- What Is the Not Equal Comparison Operator in Google Sheets?
- How Do I Check if Two Values are Not Equal in Google Sheets?
- Using the <> sign
- Using the NE Function
- Examples of How to Use Not Equal in Google Sheets
There are many different comparison operators you can use in Google Sheets, and these operators are available for use as signs or as functions. The sign corresponding to inequality is a combination of the smaller than and the greater than signs: <>. You can use this sign and its equivalent in function form - NE - to check that two values are not equal.
These can be individual values, ranges of values, or the result of different calculations. The result will be TRUE if the values are not equal and FALSE if they are equal. Checking for inequality is often useful when using other built-in functions to exclude or include specific values. However, depending on the function you want to use, you may be limited to using the <> sign rather than the NE function.
In this article, you will learn about different methods you can use to check whether two values are not equal to each other: the not equal sign (<>) and the not equal function (NE). You will learn how to use both to check values of different types, including numbers, dates, calculations, and text values.
Finally, you have step-by-step instructions on how to use the not equal operator with three different Google Sheets functions: FILTER, QUERY, and SUMIF.
What Is the Not Equal Comparison Operator in Google Sheets?
The not equal operator takes two main forms.in your formulas, place the not equal sign (<>) between two values, cell ranges, or calculations. Alternatively, you can check using the NE function - NE(value1,value2) - which returns TRUE if values are unequal and FALSE if they’re equal.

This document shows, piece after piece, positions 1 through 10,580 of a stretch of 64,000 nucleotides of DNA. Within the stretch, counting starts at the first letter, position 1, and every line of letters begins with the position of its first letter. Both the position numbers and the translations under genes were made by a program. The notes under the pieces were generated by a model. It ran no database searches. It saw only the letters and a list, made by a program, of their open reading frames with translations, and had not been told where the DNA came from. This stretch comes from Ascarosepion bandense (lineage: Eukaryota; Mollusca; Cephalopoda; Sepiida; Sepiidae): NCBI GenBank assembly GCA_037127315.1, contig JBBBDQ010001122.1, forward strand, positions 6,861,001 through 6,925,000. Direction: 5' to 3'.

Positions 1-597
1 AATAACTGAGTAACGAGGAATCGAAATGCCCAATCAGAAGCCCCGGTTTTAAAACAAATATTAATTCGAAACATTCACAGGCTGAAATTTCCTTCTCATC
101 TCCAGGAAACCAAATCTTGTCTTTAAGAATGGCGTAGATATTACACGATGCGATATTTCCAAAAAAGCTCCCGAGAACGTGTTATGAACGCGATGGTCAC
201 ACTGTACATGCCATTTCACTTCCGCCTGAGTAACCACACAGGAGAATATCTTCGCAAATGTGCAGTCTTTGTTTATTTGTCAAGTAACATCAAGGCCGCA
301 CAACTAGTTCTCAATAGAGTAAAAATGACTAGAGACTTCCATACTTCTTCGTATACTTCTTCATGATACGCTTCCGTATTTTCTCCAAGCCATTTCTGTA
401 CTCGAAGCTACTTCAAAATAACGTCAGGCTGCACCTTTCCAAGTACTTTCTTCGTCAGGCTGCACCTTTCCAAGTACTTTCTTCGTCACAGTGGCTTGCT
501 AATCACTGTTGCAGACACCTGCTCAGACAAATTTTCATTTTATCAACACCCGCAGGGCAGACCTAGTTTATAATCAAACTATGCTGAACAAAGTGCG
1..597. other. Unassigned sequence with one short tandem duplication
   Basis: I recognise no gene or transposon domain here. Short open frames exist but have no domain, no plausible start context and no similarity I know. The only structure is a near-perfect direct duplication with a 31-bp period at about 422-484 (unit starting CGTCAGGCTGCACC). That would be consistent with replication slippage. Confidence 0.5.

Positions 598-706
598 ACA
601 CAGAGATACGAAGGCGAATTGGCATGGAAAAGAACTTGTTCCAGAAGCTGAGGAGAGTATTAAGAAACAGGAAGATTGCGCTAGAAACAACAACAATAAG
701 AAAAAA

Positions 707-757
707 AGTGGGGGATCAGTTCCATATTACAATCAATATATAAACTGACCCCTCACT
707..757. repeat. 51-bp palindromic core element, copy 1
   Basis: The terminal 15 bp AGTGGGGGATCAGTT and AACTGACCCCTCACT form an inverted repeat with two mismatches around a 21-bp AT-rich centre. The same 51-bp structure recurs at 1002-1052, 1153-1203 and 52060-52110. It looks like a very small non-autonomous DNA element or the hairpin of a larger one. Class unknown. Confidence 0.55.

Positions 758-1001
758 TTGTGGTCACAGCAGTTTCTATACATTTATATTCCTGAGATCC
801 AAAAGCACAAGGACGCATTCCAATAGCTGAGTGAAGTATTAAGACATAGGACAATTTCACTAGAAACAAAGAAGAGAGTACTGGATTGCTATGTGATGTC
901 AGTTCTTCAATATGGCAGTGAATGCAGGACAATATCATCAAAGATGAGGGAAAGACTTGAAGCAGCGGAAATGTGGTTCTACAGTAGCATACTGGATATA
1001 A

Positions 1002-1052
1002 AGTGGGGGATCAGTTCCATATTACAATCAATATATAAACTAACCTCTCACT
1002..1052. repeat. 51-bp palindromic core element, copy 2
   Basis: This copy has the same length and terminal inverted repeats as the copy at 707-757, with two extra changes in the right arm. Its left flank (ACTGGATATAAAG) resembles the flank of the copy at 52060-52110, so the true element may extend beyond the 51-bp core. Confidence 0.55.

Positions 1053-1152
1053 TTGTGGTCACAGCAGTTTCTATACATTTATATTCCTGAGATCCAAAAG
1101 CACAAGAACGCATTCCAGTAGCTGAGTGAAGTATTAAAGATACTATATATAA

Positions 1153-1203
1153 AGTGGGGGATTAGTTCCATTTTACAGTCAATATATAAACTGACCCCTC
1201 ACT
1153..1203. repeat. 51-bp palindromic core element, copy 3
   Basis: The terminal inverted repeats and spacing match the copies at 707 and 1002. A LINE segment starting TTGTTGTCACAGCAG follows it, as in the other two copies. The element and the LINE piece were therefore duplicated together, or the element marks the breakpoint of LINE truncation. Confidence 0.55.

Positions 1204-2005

Additionally, the not equal operator is also available in tools that allow for conditions or criteria, like conditional formatting or filters. In most cases, you can choose which method to use, but sometimes this depends on the type of function you’re using. For example, you’ll have to use the sign when writing clauses for the QUERY function. Regardless of which method you use, the result will be TRUE or FALSE.
How Do I Check if Two Values are Not Equal in Google Sheets?
Below, you have step-by-step instructions on checking whether two values are not equal in Google Sheets. First, using the <> sign; second, the NE function.
Using the <> sign
Follow the steps below to check inequality between two values using the not equal sign.
1. Type Formula
In an empty cell, type the equal sign to start your formula. Type or select the cell with the first value, and add the <> sign followed by the second value or cell reference.
2. TRUE/FALSE Result
Press ‘Enter’ to see the result. The function returns TRUE because the values are not exactly the same.
Use <> with Different Data Types
The not equal sign works with multiple types of data, not just numbers. In the screenshot below, you have examples using dates, calculations, and text values. When used with text values, the not equal sign is not case sensitive.
Using the NE Function
Follow the steps below to check inequality between two values using the not equal function.
1. Add Function
In an empty cell, type the NE function.
2. Select Values
Type or select the cells containing the two values, separated by a comma.